Alessandra Melucco Vaccaro (4 April 1940, Rome - 29 August 2000, Rome) was an Italian historian and archaeologist. Her main activity was in the three fields in which she made significant innovations - the High Middle Ages, archaeological restoration, and environment and landscape. President Carlo Azeglio Ciampi conferred the Medaglia d'Oro for culture and art in Vaccaro's memory in February 2001.
Alessandra Vaccaro was born at Rome on 4 April 1940 to a notable middle class Roman family. Her grandfather, Michelangelo Vaccaro, was a university professor who wrote a text fundamental to criminal anthropology and became a senator and head of cabinet under the Crispi government. Her father was a chemist who was an international expert on prophylaxis, and her mother, Emerenziana, was director of the Istituto di Patologia del Libro. In 1965 she married Gianfranco Melucco, a lawyer.
Vaccaro enrolled in the literature faculty of La Sapienza university at Rome, where she studied Greek and Roman archaeology under Ranccio Bianci Bandinelli, and specialised in archaeology at the Scuola Nazionale di Archeologia. In 1962 to 1963, Vaccaro took part in excavations at the Etruscan sanctuary of Pyrgi (today S. Severa) and at the Centro Sperimentale di Archeologia Sottomarina.
From 1964 she won a bursary to study at the Scuola Archeologica Italiana di Atene and, in 1965, she worked on the publication of the Annuario di Storia dell'Arte edited by the Biblioteca di Archeologia e Storia dell'Arte di Roma, and took charge of a sector of the excavation at Pyrgi, and the publication of the 'vernice nera' and Hellenistic pottery. Vaccaro joined the Amministrazione delle Antiquita e Belle Arti in 1965, where she directed a series of excavations including, from 1970 to 1974, those at the Duomo Vecchio di Arezzo and, in 1971, those at the Longobardi necropolis of Chuisi-Arcisi. Here she widened her interests to take on the reorganisation and restoration of the Roman portraits in the Museo Archaeologico di Firenze; the High Medieval era was a decidedly pioneering field of research at that time.
She moved to Rome in 1971 to the Istituto Centrale del Restauro (ICR) and in 1974 was made director of the Museo dell'Alto Medioevo, where she extended the museum's publications along this innovative new line of interest, publications which included the Corpus della Scultura Altomedievale and I Longobardi in Italia, which remain valid reference works today. Further, she introduced the discipline of the High Medieval Era amongst university disciplines which led to it being taught more widely.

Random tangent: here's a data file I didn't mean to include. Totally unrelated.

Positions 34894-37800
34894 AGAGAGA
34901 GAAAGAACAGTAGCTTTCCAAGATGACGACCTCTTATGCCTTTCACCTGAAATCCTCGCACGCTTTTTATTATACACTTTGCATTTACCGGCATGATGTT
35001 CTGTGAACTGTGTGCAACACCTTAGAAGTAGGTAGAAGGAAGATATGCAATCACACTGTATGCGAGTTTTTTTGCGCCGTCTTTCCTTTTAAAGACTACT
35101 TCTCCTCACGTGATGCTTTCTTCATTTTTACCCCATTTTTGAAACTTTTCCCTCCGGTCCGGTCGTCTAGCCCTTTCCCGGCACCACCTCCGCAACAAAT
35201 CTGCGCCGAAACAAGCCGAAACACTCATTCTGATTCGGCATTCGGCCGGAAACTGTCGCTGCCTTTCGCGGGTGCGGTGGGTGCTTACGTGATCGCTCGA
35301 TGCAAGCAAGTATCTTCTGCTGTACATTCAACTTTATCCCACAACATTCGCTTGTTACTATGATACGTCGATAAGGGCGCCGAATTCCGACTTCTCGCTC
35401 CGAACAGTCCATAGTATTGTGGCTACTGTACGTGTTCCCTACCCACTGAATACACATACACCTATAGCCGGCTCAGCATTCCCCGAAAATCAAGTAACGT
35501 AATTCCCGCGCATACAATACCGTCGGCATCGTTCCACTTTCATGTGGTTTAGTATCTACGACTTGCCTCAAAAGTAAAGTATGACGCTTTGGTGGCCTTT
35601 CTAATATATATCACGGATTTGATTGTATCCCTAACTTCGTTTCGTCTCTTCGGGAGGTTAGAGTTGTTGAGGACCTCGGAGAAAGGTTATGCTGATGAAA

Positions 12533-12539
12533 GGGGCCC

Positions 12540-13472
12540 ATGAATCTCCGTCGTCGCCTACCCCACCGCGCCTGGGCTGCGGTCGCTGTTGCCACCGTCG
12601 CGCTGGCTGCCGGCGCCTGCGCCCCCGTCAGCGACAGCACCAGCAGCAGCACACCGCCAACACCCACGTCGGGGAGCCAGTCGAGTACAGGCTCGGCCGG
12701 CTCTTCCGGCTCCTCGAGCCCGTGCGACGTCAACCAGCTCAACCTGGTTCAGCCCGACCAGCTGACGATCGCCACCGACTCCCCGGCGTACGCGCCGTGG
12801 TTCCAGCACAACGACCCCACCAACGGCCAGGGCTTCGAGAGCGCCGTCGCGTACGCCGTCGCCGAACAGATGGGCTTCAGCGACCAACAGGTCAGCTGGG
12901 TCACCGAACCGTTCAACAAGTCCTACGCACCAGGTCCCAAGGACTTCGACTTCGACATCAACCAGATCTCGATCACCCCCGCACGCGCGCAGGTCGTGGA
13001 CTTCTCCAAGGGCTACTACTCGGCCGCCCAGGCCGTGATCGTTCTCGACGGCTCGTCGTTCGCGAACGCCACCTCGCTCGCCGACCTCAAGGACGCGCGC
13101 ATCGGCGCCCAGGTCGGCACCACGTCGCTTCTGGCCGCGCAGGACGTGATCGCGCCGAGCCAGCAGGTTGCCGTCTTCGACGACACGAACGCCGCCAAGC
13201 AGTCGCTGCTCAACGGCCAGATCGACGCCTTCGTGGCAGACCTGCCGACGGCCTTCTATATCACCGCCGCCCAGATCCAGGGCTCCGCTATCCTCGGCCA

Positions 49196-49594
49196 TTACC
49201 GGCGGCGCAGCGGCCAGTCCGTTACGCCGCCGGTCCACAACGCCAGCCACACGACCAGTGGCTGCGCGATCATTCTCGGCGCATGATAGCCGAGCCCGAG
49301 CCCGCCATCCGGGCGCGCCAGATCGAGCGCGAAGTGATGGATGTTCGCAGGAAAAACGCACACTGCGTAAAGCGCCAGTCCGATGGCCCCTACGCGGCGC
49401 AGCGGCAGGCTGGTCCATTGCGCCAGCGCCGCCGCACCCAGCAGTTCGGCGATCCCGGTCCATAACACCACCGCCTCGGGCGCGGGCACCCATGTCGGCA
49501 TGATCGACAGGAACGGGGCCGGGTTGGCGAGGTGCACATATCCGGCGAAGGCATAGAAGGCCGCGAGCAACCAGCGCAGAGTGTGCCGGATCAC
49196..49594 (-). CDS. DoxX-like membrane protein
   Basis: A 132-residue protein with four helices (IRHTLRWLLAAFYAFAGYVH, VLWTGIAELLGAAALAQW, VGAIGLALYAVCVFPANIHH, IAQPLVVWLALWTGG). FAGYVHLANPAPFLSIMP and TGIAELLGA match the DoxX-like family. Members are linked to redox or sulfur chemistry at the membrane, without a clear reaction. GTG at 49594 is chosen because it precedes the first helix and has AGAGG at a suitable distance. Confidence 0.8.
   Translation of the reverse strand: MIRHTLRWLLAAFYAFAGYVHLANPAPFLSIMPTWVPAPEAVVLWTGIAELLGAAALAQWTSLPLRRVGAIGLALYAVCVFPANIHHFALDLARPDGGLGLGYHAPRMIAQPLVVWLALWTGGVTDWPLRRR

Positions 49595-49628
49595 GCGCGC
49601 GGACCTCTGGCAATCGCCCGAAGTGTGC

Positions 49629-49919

From 1976 to 1979 Vaccaro was elected to the Italian Parliament as a backbench Partito Comunista Italiano MP. Upon leaving parliament she was appointed Sopraintendente Aggiunto and Archeologico at the Minstero dei Beni Culturali e Ambiental (MBCA) as well as becoming director of the Servizio Beni Archeologico at ICR, where her broad scientific interests allowed her to take on many themes put in place innovative and competent restoration projects These included directing research into and restoration of the principal marble monuments in Italy dating from the classical era of Rome :Trajan's Column
Column of Antoninus Pius
Arch of Constantine
Arch of Septimus Severus
Temple of Hadrian
Temple of Saturn
Temple of Vespasian and Titus
the Tombs of Tuffatore at Paestum
the paleochristian underground remains of S. Salvatore of Cabras in Sardinia
the bronze statue of Marcus Aurelius at Rome
the Bronzes of Riace in Reggio Calabria
During the fifteen years she spent at ICR, the innovations she brought to archaeological work were published widely, including works on the conservation of stone, architectural patinas and polychromy of ancient monuments. Her work on restoration and 'maintenance programmes' formed the basis for the 'Carta del Rischio del Patrimonio Culturale Italiano'. At this time Vaccaro also contributed to setting up and teaching numerous new courses integrating archaeology and restoration at several universities in Italy.
In 1994 she was in charge of the technical service dealing with international relations and great risks to the environment and landscape at the Minstero dei Beni ed Attivita Culturale, and instigated research into natural and anthropogenic risks to the environment and landscape particularly in respect of archaeological zones such as Pompeii. Vaccaro also represented Italy in international groups such as the National Work Group for the UNESCO World Heritage List and the Bureau du Conseil de la Cooperation Culturelle of the Council of Europe, amongst her many other national and international roles